The film is Kin-Dza-Dza!, directed by Georgi Daneliya, and released by Mosfilm in 1986. Two Soviet citizens, Vladimir and Gedevan, encounter a confused alien near a bakery in downtown Moscow. He only needs a bit of help--some warm socks and someone to tell him what planet he is on, so he can push the right buttons on his handheld space-time transporter and get home. The disbelieving Vladimir, impatient to bring home the bread and spaghetti his wife asked him to get, takes a joking stab at the device, and he and the Georgian student next to him, Gedevan, suddenly find themselves in a desert; the alien and his device are nowhere to be seen.
They gradually realize that they are on another planet, Pliuk, in the galaxy Kin-Dza-Dza--a planet where class relations are linked to wealth, chromatic distinctions of pants, and how many times you must squat in the presence of the other. The technology is rusty, shabby, falling apart--and far in advance of Earth's. The planet's environment has been plundered--all available water has been converted into fuel for their interplanetary conveyances. Earthly matches (the striking end of matchsticks) are precious enough to purchase galaxy-spanning add-ons for spacecraft.
Almost every moment of this bittersweet comedy is an illustration of the challenges of learning another culture--starting at the very first dismissive encounter with the barefoot alien. The inhabitants of the desert planet Pliuk cannot believe how dense their visitors are about the most elementary aspects of Pliuk's cultures, including the importance of knowing whether you are a Chuttle or a Patzak. (Both visitors--Russian and Georgian alike--are, it seems, Patzaks.) It's important to get these things straight, or you could find yourself cut in half by a tranklucator beam.
In some ways, the film is a priceless introduction to Russia (at least late Soviet Russia). The observatory attendant who looks up their planet's Tenture index gives a classic sendup of Soviet customer service. Much of the dialogue is pitch-perfect Russian humor, with its rhetorical questions and tart common sense. (Any inhabitant of Pliuk, who wanders into the neighboring galaxy and lands on planet Alpha, is converted for their own good into greenhouse plants by Alpha's guardians of interstellar morality. Our earthbound travelers, upon hearing the official Alpha explanation that this is actually a blessing for the crude Pliukians, observe that the Alphans themselves cavort happily in nature rather than inhabiting flowerpots, and ask whether the Pliukians shouldn't decide for themselves what constitutes a blessing.)
There are also the requisite moments of melancholy--as when Gedevan, anticipating being marooned forever, addresses a letter to his family and friends who might somehow learn about his sad fate. There is a sweet heroism about Vladimir's and Gedevan's refusal to abandon each other--or their fickle Pliukian friends.
Language learning is an important aspect of crossing cultures. Chuttles and Patzaks on Pliuk speak a very simple language. Aside from a few technical terms and one curse-word, the language consists of a single word: ku. This word serves as a sort of intensifier and inflector for their real communication, which is telepathic. They communicate with our non-telepathic heroes by learning their language by direct mind-reading. It might not do that much good for earthlings to learn Pliuk's languages, though; as they're told, everyone on Pliuk lies, even in their thoughts. This makes playing chess even more interesting than it might otherwise be.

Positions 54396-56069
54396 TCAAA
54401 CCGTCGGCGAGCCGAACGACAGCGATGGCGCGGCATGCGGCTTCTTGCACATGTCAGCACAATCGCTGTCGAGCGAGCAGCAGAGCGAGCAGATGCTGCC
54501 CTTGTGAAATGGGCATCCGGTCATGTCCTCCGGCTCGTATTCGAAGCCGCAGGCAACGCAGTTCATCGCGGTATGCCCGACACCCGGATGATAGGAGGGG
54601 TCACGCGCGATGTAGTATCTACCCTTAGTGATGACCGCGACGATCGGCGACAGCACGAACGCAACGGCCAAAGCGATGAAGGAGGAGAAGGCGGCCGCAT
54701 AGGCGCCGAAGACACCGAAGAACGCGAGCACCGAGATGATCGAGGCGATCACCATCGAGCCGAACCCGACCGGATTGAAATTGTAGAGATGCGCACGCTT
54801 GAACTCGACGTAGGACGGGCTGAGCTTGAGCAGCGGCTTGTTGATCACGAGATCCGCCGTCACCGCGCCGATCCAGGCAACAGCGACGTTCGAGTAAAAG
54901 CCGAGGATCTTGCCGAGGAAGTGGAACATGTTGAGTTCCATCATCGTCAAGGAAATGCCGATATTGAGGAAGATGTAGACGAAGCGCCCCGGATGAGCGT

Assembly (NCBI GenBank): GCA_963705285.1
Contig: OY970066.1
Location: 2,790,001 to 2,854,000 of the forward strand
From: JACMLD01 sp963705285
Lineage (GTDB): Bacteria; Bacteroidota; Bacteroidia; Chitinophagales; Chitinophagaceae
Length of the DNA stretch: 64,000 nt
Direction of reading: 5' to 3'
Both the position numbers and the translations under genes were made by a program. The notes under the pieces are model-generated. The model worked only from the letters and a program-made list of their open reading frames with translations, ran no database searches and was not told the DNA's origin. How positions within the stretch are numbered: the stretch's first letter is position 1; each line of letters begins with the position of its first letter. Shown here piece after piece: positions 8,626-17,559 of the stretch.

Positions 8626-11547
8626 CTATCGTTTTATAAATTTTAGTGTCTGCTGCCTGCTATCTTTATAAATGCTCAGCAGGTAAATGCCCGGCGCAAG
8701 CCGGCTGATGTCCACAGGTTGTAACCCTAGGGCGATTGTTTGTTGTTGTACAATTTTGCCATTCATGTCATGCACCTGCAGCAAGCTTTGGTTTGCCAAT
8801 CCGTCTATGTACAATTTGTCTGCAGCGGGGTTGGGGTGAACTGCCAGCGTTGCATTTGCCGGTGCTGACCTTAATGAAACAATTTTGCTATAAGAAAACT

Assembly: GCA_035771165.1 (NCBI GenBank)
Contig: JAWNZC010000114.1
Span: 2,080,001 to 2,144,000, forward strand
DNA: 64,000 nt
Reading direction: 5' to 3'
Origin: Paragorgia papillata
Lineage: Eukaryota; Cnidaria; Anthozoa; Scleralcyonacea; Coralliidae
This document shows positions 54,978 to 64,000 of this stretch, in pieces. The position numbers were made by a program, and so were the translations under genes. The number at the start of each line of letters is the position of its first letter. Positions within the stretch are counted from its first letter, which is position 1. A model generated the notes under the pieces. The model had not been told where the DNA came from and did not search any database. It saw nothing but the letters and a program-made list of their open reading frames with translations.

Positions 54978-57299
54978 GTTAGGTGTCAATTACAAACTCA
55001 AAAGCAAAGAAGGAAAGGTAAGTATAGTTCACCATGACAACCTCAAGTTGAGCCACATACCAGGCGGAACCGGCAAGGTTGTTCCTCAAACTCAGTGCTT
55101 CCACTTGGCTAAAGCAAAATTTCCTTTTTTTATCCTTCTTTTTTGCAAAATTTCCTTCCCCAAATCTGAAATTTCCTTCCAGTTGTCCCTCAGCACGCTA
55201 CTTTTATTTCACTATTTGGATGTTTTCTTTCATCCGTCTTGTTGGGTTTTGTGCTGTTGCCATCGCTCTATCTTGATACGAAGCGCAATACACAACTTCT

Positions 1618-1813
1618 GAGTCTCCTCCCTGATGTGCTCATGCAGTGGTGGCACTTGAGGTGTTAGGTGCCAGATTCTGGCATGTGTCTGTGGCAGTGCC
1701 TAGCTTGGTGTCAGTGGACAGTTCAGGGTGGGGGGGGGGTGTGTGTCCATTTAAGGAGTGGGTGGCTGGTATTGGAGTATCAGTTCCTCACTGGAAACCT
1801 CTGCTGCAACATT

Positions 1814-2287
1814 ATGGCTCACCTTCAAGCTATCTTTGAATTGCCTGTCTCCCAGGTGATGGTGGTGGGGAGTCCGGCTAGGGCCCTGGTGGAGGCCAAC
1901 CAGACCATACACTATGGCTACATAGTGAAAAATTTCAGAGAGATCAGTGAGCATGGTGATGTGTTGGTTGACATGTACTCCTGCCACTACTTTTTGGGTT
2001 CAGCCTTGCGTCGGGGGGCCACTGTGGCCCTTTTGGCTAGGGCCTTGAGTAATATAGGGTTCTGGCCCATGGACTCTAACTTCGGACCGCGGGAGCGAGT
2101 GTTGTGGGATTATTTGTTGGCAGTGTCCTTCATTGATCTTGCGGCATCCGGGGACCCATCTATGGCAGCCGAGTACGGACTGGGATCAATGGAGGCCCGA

I've barely scratched the surface. It's amazing how rich and detailed a film can be when it is filmed mostly in sand dunes. You can sample this two-part film through these links: part one, part two. (But this evening's fansubbing was better.) There's also a Russian-language film about the film.
Torture watch--Noah on Cheney; Sullivan; Sullivan again. Or skip them all and have a happier day, maybe.
Salam Fayyad intends to build the Palestinian state from the inside out: Haaretz; Palestine Telegraph.
On Chris Rice's Reconcilers blog: "Illuminating a God Movement." (Thanks to Prof. Rah's Blog for the reference.)
Contemporary Poetry Review: Ernest Hilbert interviews Erica Dawson.
Latino evangelical leaders have varying approaches to the 2010 census. Some say "boycott," others do not.
Greg Boyd, God, and the ELCA tornado.
"The war that has taken my life..." (from Joe Volk, Friends Committee on National Legislation.)
Millennium Project: 2009 State of the Future.
Speaking of the future, what happens when judges get "linked in"?
For Russian speakers: Here's a lively edition of the television panel show "Open Studio" on the perennial topic of whom Russia should befriend.
This week I've wandered far from the subject of Quaker communication, but I recommend the comments that came in for last week's post. Still want to get more responses to my challenge: what are we Friends telling the world that is not all about us??
Even less related: "You've got the right Taildragger tonight!" Howlin' Wolf in 1970.